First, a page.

How technology is changing the face of job market (and what can you do to prepare for it)

by Natalia Alejarra

The future is technology. We can see around us, everything is slowly becoming automated. From self-checkout machines to driverless cars, the machines are taking over the job market. Opinions are divided over the ability of machines in evolving enough to completely substitute humans. However, experts seem to agree that this technology wave is taking us to a job market that will require the most sophisticated side of human intellect.

At every tech wave, the debate over human work force vs. machine arises. Time, however, has dismissed worries, leading to markets with new opportunities created by technological innovations. Once again, the fear of technology making humans obsolete is making headlines. This time, however, technology seems to be going further than ever before. Specialists believe machines will be able to over perform humans in roles previously considered unlikely to be taken over by robots, but are unsure if the new wave will also create enough opportunities to compensate for the job loss. 

According to an article in the Economist, 47% of jobs in America could potentially get automated in the next two decades, adding that capitalism itself could be at stake - the irony of a system that advances so fast that can’t keep up with the changes it has created.

As AI replacing man work force will no longer resume to manual labour, the so called knowledge jobs are now under threat. That means that work that is mostly mental is no longer secured. Machines are set to control decision-making roles in a not too far ahead future, leaving people with high qualifications facing fierce competition for the remaining jobs.

However, specialists say that if you can develop skills that computers lack, you may become irreplaceable.

If the first thing that comes to mind is Si-Fi films with robots wishing they could only have a heart, you are not too far off. Experts’ advice is to find what in your job requires the kind of human skill that is impossible to code.

Machines will be present in every field of work, but it will initially come to do the day-to-day administrative job. Tasks easily executed by algorithms will be completely taken over by technology, leaving the less enjoyable bit of everyman’s routine automated. The result would be humans being left to do what they do best: use their brain. Workers will have the opportunity to explore their roles deeper, not wasting their energy with things computers can already do for them.

An article from Harvard Business review 2017 suggests that there are some strategic skills to develop in order to assure your employability, depending on your interests and abilities. Getting into the technology industry is an obvious one, to both run it and to come up with innovations. Investing in higher intellectual skills is another idea, since the human capacity for abstract thinking is still beyond computers reach. Finally, developing interpersonal expertise should keep robots away from your field of work. That includes any roles that require some sort of human connection.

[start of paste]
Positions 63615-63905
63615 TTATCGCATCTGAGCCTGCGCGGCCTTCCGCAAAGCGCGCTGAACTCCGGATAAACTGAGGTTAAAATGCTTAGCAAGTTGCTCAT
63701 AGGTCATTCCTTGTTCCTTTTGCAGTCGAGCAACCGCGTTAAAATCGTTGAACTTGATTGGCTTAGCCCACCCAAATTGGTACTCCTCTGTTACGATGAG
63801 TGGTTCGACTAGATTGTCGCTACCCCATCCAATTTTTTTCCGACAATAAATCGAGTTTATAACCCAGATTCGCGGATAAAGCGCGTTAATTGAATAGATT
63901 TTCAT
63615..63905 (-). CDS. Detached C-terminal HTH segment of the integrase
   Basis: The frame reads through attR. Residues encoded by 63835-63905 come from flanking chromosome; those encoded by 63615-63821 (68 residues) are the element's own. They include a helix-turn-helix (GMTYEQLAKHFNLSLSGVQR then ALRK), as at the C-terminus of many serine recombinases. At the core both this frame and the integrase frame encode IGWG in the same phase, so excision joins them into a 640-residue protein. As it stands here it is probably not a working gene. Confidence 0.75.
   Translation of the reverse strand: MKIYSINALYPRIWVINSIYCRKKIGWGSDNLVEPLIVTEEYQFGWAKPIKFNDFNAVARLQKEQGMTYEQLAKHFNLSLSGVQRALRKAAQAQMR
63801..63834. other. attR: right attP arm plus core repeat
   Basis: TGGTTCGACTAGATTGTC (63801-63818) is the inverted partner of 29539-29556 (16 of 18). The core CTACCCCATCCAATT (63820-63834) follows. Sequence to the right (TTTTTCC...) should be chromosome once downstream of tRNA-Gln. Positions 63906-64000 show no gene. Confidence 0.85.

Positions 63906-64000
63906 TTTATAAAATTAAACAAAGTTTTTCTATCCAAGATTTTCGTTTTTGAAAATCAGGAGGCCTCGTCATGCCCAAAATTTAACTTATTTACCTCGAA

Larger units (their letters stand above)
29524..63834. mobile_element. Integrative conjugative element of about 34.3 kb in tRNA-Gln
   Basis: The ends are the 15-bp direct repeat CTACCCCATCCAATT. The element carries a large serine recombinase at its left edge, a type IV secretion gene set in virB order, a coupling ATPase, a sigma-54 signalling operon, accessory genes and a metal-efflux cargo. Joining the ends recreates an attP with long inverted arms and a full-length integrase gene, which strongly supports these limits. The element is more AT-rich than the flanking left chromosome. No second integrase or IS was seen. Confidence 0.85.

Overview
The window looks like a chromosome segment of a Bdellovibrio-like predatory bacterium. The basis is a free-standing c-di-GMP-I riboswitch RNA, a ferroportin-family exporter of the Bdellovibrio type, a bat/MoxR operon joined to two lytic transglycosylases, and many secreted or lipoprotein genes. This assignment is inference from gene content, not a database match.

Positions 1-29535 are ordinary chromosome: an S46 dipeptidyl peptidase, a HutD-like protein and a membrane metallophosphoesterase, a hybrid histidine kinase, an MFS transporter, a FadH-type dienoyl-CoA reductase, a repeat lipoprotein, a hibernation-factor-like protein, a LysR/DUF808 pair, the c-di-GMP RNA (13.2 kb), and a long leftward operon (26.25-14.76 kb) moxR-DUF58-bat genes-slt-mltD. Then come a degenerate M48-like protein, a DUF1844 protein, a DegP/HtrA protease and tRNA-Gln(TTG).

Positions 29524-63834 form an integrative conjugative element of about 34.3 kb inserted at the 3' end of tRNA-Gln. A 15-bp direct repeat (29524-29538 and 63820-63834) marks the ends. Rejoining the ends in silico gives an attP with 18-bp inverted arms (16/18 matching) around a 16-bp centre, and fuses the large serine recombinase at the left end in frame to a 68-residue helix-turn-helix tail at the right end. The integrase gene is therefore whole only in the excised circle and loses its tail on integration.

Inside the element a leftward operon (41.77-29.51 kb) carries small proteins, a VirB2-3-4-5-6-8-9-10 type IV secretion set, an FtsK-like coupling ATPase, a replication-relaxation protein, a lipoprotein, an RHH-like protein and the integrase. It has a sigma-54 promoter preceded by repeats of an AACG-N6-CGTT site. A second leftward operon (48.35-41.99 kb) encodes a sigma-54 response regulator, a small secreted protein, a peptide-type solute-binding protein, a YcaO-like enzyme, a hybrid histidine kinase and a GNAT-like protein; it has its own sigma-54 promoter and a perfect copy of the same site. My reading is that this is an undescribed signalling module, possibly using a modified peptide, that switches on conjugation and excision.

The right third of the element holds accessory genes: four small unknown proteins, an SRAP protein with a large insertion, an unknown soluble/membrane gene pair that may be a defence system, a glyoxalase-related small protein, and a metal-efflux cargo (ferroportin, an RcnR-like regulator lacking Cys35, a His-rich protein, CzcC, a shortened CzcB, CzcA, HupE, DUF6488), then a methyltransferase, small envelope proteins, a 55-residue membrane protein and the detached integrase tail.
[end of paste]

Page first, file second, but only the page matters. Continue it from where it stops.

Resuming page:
All this transformation in the job market may lead to an actually much more enjoyable and stimulating kind of work. Some even add that it would allow us to have more quality of life, being able to work remote more often and to spend more time with our family or at the paradisiac beach you always dreamed of.

So the best advice is to prepare for the changes to come. Planning ahead and creating a strategy over the likely changes in your industry are possibly very wise use of your time. Fortunately, humans are very resourceful and should be able to once again overcome the fierce competition that technology has brought together with so much progress. 

 

 

Four Happy Tech Stories: How It Is Possible To Become Your Own Boss

Comment

Four Happy Tech Stories: How It Is Possible To Become Your Own Boss

Have you got to the conclusion your job just isn't for you? If you consider a fresh start in technology, see how the tech gurus found their way.

by Natalia Alejarra

One in four people in the UK were considering leaving their jobs in 2016, according to an article by the Independent. If you are part of the discontent bunch, you may have wondered how would it be to become your own boss. If you have innovative ideas for a tech business then, good news! The technology industry’s growth is set to a prosperous decade. It is predicted that the demand for technology will triple over the next ten years, according to technology researcher and Times contributor Tim Bajarin. With such optimistic prospects and a market that is always open for good ideas, many allow themselves to dream of working those long hours for the good of their own pockets. Is it really possible to make ends meet venturing in the tech industry? If encouragement is what you need, here are the stories of some of the most successful tech business entrepreneurs and how they took their first step towards greatness.